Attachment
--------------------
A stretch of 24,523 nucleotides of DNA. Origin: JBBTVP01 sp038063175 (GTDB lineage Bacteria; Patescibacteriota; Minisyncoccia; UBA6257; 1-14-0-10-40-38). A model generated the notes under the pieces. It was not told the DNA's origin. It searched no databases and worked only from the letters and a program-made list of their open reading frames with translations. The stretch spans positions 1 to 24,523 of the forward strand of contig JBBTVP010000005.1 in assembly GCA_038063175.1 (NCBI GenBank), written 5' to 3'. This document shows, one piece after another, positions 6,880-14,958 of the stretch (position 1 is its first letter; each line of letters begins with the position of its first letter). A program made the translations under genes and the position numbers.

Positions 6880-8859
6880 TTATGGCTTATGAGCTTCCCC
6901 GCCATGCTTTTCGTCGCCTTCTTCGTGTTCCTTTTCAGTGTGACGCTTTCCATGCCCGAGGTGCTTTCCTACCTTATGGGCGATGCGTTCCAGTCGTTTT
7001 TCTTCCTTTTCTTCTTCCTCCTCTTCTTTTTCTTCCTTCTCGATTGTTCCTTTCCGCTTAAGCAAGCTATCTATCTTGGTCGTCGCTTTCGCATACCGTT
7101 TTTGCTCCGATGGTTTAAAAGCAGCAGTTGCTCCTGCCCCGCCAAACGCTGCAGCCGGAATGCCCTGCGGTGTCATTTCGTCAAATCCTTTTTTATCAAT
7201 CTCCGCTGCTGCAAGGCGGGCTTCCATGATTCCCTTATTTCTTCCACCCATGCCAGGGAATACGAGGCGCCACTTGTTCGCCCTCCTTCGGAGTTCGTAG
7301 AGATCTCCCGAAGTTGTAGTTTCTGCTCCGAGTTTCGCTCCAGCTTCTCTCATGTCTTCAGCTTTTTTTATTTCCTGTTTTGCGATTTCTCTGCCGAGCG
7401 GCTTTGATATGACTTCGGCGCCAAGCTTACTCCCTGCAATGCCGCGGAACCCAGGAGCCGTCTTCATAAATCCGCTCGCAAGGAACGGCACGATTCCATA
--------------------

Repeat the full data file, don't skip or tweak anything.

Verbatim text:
A stretch of 24,523 nucleotides of DNA. Origin: JBBTVP01 sp038063175 (GTDB lineage Bacteria; Patescibacteriota; Minisyncoccia; UBA6257; 1-14-0-10-40-38). A model generated the notes under the pieces. It was not told the DNA's origin. It searched no databases and worked only from the letters and a program-made list of their open reading frames with translations. The stretch spans positions 1 to 24,523 of the forward strand of contig JBBTVP010000005.1 in assembly GCA_038063175.1 (NCBI GenBank), written 5' to 3'. This document shows, one piece after another, positions 6,880-14,958 of the stretch (position 1 is its first letter; each line of letters begins with the position of its first letter). A program made the translations under genes and the position numbers.

Positions 6880-8859
6880 TTATGGCTTATGAGCTTCCCC
6901 GCCATGCTTTTCGTCGCCTTCTTCGTGTTCCTTTTCAGTGTGACGCTTTCCATGCCCGAGGTGCTTTCCTACCTTATGGGCGATGCGTTCCAGTCGTTTT
7001 TCTTCCTTTTCTTCTTCCTCCTCTTCTTTTTCTTCCTTCTCGATTGTTCCTTTCCGCTTAAGCAAGCTATCTATCTTGGTCGTCGCTTTCGCATACCGTT
7101 TTTGCTCCGATGGTTTAAAAGCAGCAGTTGCTCCTGCCCCGCCAAACGCTGCAGCCGGAATGCCCTGCGGTGTCATTTCGTCAAATCCTTTTTTATCAAT
7201 CTCCGCTGCTGCAAGGCGGGCTTCCATGATTCCCTTATTTCTTCCACCCATGCCAGGGAATACGAGGCGCCACTTGTTCGCCCTCCTTCGGAGTTCGTAG
7301 AGATCTCCCGAAGTTGTAGTTTCTGCTCCGAGTTTCGCTCCAGCTTCTCTCATGTCTTCAGCTTTTTTTATTTCCTGTTTTGCGATTTCTCTGCCGAGCG
7401 GCTTTGATATGACTTCGGCGCCAAGCTTACTCCCTGCAATGCCGCGGAACCCAGGAGCCGTCTTCATAAATCCGCTCGCAAGGAACGGCACGATTCCATA